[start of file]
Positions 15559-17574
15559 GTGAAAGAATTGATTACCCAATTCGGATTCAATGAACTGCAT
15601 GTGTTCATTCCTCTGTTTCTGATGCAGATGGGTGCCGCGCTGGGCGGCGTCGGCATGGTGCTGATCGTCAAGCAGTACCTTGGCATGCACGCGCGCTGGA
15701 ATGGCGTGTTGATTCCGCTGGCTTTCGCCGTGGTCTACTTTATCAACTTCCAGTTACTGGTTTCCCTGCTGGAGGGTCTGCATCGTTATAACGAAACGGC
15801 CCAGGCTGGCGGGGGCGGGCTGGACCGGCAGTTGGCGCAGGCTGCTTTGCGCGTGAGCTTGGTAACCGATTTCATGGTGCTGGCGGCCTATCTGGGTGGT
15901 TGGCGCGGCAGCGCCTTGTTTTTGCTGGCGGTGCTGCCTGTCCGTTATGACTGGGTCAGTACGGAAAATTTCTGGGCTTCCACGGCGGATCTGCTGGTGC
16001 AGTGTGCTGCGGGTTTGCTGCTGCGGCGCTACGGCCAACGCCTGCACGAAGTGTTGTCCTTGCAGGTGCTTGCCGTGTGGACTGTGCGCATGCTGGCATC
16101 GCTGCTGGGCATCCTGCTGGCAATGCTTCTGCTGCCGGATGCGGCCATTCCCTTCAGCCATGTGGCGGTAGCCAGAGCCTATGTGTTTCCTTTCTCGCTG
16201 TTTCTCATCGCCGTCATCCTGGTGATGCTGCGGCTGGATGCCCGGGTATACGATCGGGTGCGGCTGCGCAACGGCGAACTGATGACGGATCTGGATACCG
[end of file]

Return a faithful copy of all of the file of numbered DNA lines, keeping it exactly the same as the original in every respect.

Positions 15559-17574
15559 GTGAAAGAATTGATTACCCAATTCGGATTCAATGAACTGCAT
15601 GTGTTCATTCCTCTGTTTCTGATGCAGATGGGTGCCGCGCTGGGCGGCGTCGGCATGGTGCTGATCGTCAAGCAGTACCTTGGCATGCACGCGCGCTGGA
15701 ATGGCGTGTTGATTCCGCTGGCTTTCGCCGTGGTCTACTTTATCAACTTCCAGTTACTGGTTTCCCTGCTGGAGGGTCTGCATCGTTATAACGAAACGGC
15801 CCAGGCTGGCGGGGGCGGGCTGGACCGGCAGTTGGCGCAGGCTGCTTTGCGCGTGAGCTTGGTAACCGATTTCATGGTGCTGGCGGCCTATCTGGGTGGT
15901 TGGCGCGGCAGCGCCTTGTTTTTGCTGGCGGTGCTGCCTGTCCGTTATGACTGGGTCAGTACGGAAAATTTCTGGGCTTCCACGGCGGATCTGCTGGTGC
16001 AGTGTGCTGCGGGTTTGCTGCTGCGGCGCTACGGCCAACGCCTGCACGAAGTGTTGTCCTTGCAGGTGCTTGCCGTGTGGACTGTGCGCATGCTGGCATC
16101 GCTGCTGGGCATCCTGCTGGCAATGCTTCTGCTGCCGGATGCGGCCATTCCCTTCAGCCATGTGGCGGTAGCCAGAGCCTATGTGTTTCCTTTCTCGCTG
16201 TTTCTCATCGCCGTCATCCTGGTGATGCTGCGGCTGGATGCCCGGGTATACGATCGGGTGCGGCTGCGCAACGGCGAACTGATGACGGATCTGGATACCG